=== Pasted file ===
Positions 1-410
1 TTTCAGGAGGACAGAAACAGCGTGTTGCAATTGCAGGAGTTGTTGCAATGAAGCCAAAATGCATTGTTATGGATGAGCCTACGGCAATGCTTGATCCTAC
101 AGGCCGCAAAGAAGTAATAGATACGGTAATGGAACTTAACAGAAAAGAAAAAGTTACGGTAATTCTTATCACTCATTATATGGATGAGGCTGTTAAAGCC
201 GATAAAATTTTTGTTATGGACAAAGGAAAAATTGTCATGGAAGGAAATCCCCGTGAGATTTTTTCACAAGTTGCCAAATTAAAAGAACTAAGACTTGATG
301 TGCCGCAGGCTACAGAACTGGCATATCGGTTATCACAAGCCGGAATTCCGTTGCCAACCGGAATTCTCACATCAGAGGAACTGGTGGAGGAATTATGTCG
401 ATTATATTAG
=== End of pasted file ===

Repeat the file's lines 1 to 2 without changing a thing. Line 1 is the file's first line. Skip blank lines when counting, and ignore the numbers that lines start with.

Positions 1-410
1 TTTCAGGAGGACAGAAACAGCGTGTTGCAATTGCAGGAGTTGTTGCAATGAAGCCAAAATGCATTGTTATGGATGAGCCTACGGCAATGCTTGATCCTAC